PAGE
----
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August 26, 2020

Sports Promised To Move Our Country Forward. It Can't Leave Women of Color Behind

By Diahann Billings-Burford

Today, our country celebrates the 100th anniversary of the 19th Amendment becoming law, giving women the right to vote. Anniversaries provide an opportunity for both reflection and recommitment.

That reflection begins by defining what we're celebrating. Are we observing the day all men and women came together to root out sexism and redefine our democratic process, or are we commemorating an important but imperfect piece of legislation in an unfinished agenda?

As a Black woman, I celebrate the latter. Women of color, at best, can honor the significance of the day while knowing the women's suffrage movement was not fully inclusive of us. It fell short, and the effects of that exclusion still resonate in 2020. That 100 years later those principles the 19th Amendment stand for still don't apply to all of us helps explain 2020, which just this week provided another heartbreaking and visual reminder of racial injustice in this country. For women of color, the 19th amendment was a starting point in a still-ongoing pursuit.

The shortcoming of the larger women's suffrage movement, which did not intend to benefit women of color and purposefully pushed their plight to the boundaries, provides clarity on what our nation must recommit to – and what sports leaders must recommit to, given their platform and that many of those who returned to the arena this summer pledged to use sports as a stage to promote change. That recommitment is to ensuring the freedoms of women of color are protected and ending racial discrimination. We must commit to making a more perfect union, which is what fearless Black women suffragists who have since been subjected to historical erasure pledged to when they sacrificed for a country unsympathetic to their plight. If sports promised to move our country forward during this national reckoning, then it can't leave women of color behind.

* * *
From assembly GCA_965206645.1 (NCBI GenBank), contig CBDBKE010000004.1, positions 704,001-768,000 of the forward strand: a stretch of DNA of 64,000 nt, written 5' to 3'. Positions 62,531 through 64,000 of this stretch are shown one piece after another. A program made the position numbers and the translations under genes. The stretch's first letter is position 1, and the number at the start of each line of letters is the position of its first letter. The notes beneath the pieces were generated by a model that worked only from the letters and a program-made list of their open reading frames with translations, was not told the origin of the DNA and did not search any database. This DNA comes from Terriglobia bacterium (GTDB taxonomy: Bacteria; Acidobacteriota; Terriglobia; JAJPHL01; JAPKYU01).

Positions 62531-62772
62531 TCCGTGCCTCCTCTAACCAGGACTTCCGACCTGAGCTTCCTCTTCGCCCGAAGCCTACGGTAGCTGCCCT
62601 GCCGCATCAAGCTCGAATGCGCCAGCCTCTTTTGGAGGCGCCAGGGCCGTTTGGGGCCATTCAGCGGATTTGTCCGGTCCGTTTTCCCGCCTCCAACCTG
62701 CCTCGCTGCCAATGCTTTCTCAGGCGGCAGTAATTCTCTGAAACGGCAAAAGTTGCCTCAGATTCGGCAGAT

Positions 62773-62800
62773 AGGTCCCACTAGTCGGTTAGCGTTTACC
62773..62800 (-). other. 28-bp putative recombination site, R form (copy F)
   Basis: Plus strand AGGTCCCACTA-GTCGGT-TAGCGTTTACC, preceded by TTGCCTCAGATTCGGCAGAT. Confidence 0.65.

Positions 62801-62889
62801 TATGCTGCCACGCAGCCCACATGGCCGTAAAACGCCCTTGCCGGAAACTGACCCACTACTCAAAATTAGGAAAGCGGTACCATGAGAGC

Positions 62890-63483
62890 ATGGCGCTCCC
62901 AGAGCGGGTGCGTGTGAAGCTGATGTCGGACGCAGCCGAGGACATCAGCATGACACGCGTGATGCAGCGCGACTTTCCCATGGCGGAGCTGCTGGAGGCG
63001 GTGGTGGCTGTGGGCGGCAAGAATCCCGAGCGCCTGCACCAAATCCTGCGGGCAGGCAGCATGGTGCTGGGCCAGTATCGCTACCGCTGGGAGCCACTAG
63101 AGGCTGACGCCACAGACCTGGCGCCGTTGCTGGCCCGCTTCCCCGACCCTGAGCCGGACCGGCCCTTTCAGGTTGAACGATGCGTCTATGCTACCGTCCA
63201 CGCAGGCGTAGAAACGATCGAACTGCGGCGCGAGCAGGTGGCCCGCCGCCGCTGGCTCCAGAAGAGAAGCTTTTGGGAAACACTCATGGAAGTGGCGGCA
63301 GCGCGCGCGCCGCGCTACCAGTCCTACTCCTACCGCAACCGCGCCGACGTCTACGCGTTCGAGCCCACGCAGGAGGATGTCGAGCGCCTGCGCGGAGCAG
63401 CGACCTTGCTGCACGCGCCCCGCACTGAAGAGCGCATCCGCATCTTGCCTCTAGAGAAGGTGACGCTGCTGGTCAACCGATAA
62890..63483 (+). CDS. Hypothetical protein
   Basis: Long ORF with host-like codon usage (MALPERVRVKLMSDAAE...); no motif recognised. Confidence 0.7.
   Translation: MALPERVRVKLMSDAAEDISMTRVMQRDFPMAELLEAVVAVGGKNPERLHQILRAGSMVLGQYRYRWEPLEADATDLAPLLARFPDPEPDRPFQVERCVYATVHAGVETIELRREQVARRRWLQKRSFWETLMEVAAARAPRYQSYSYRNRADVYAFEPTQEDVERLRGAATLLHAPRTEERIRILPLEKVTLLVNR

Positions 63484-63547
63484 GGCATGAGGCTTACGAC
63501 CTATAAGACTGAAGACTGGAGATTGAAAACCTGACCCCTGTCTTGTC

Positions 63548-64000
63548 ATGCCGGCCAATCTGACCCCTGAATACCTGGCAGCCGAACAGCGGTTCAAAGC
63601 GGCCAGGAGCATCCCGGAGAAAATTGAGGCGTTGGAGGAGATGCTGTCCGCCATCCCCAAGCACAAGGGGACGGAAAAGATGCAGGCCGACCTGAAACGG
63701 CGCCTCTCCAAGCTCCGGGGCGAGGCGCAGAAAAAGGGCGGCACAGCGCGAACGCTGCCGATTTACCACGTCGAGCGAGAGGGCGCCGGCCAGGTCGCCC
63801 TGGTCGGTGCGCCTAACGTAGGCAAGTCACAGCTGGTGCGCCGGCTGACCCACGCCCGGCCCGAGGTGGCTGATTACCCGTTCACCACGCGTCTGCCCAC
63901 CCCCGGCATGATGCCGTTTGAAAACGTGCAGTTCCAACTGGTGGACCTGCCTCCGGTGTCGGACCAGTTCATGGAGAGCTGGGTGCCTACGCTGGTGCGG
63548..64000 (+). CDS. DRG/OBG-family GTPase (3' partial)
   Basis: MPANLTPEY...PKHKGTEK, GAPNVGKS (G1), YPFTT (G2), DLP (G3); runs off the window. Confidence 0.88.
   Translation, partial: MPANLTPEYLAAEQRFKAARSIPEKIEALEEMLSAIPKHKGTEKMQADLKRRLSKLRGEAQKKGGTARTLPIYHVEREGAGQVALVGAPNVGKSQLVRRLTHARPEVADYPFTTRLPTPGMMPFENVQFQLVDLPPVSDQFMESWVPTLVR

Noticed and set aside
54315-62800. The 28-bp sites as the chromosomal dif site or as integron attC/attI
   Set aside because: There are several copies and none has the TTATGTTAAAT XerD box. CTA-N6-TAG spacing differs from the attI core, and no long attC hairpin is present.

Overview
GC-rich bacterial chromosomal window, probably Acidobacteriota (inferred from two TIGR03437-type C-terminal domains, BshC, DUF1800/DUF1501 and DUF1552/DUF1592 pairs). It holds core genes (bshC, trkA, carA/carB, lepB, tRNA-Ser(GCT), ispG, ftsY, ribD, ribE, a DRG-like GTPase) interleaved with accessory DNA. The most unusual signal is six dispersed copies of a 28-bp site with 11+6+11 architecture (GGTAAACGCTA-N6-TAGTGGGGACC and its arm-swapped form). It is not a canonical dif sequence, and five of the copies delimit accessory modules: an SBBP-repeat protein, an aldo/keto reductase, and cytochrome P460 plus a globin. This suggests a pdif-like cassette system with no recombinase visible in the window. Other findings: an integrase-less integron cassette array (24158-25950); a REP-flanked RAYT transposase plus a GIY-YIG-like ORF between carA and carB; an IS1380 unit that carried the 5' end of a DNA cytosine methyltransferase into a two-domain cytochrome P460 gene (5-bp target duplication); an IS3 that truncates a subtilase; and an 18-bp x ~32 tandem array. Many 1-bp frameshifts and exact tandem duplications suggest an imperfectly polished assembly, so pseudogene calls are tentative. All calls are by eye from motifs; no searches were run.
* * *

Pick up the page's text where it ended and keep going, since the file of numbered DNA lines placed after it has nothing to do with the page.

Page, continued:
Yet even 100 years later, as more women of color run for political positions than ever before, this is a tall order. Voter suppression, the 2013 weakening of key provisions in the Voting Rights Act and the COVID-19 pandemic pose true threats to our democracy. Much like in 1920, suppression efforts are being strengthened to silence an electorate whose turnout often surpasses the national number and only recently has received credit for its far-reaching work.

Make no mistake, this is a moment to celebrate. That imperfect legislation is indeed connected to the reality of the first Black and Asian woman being on a major presidential ticket this fall.

However, as Black women break political barriers and lead movements, we are again at risk of being marginalized, including at the polls. During the women's suffrage movement, Black women were often excluded from participating in or attending meetings. We were forced to the backs of marches. While Black women began fighting for suffrage as early as the 1830s, understanding voting was necessary to achieve racial equity, it wouldn't be until 130 years later that we could realistically participate in our democracy. Black women fought the combination of sexism and racism simultaneously, but by the time the 19th Amendment passed, the intimidation and terror of Jim Crow was entrenched, disenfranchising Black women before ever casting a ballot.